Working through depression may offer health benefits
Employers can find themselves contending with a wide range of different illnesses among their staff. While in many cases it’s good to keep them away from the office, this might not be the case for depression
Joint research from the University Of Melbourne and the Menzies Research Institute at the University of Tasmania found that working could be just what depression sufferers need to stay on top of their condition.
“We found that continuing to work while experiencing a depressive illness may offer employees certain health benefits, while depression-related absence from work offers no significant improvement in employee health outcomes or quality of life,” said Lead Researcher Fiona Cocker from the Melbourne School of Population and Global Health.
There’s also the cost burden that employers face when staff are absent on long-term sick leave, which is often higher for white collar than blue collar industries.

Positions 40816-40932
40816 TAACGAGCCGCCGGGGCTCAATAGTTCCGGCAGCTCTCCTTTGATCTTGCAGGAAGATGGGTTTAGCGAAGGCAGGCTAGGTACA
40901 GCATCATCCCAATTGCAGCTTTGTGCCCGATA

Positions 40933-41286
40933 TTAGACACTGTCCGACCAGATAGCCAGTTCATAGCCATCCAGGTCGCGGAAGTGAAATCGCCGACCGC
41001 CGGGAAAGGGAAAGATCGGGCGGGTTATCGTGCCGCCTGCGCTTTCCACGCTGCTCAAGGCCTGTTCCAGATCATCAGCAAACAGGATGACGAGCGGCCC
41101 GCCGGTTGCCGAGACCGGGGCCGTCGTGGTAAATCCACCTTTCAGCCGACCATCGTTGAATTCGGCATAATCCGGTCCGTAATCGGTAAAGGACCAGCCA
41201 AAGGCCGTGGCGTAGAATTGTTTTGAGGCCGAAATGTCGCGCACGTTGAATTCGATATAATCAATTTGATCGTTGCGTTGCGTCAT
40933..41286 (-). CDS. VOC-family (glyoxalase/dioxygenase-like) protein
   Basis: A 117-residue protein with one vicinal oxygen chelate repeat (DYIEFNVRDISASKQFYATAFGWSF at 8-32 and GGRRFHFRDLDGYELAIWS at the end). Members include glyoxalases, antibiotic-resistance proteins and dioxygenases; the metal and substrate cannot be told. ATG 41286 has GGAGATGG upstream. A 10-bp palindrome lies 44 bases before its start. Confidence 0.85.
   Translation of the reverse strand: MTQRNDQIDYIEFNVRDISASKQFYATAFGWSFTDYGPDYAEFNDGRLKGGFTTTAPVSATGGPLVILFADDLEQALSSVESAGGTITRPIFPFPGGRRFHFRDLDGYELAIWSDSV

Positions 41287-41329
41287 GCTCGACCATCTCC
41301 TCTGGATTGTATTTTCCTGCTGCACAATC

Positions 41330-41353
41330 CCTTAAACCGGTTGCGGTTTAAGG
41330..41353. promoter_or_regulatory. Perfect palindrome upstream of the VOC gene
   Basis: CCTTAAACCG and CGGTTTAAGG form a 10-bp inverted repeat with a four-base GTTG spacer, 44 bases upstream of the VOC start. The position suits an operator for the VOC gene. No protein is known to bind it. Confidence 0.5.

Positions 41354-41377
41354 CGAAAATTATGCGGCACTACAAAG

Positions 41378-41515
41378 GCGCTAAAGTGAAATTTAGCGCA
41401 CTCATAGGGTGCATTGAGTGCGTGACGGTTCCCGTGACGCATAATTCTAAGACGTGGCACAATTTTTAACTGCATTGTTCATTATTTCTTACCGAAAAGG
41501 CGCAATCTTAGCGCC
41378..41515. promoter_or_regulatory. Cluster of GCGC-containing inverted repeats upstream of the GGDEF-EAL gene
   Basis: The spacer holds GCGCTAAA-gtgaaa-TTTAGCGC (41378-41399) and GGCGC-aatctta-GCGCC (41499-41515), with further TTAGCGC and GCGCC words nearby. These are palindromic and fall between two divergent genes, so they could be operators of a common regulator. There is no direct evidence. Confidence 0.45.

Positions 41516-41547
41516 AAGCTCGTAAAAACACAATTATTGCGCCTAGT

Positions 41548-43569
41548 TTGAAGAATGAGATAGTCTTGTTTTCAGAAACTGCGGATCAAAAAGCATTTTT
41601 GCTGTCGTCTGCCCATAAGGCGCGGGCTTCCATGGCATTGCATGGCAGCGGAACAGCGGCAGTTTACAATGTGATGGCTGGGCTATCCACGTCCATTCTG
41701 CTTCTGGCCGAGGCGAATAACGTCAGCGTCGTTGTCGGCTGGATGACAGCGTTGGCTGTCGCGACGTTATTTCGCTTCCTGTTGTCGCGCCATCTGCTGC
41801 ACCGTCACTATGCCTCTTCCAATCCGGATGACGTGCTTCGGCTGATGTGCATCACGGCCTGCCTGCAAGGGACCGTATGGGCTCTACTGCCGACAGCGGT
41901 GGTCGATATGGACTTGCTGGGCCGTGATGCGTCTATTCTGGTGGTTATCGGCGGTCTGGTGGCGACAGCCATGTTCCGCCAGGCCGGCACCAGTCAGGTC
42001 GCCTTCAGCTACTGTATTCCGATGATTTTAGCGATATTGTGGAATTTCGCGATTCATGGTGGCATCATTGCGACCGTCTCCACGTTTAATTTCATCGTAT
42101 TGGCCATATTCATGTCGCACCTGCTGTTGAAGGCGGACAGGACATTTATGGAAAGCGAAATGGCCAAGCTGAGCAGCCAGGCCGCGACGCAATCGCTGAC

No matter what industry you’re in, HRMS software could be just what you need to keep track on of what tasks workers are performing and ensuring their productivity levels remain high.
Dr Cocker emphasised how bosses need to weigh up a whole host of factors when it comes to promoting mental health policies in the workplace.
For example, they may choose to offer flexible working arrangements that enable staff to work from home some of the time, or their tasks might be modified slightly to facilitate their illness.
This, in many cases, is much more favourable to putting them on long-term sick leave, which could ultimately make them feel ostracised and less likely to want to return to work at a later date.
It’s not only workers with depression that have the potential to benefit from these strategies, but also those suffering from diabetes, heart disease and other conditions that could hinder someone’s ability to work.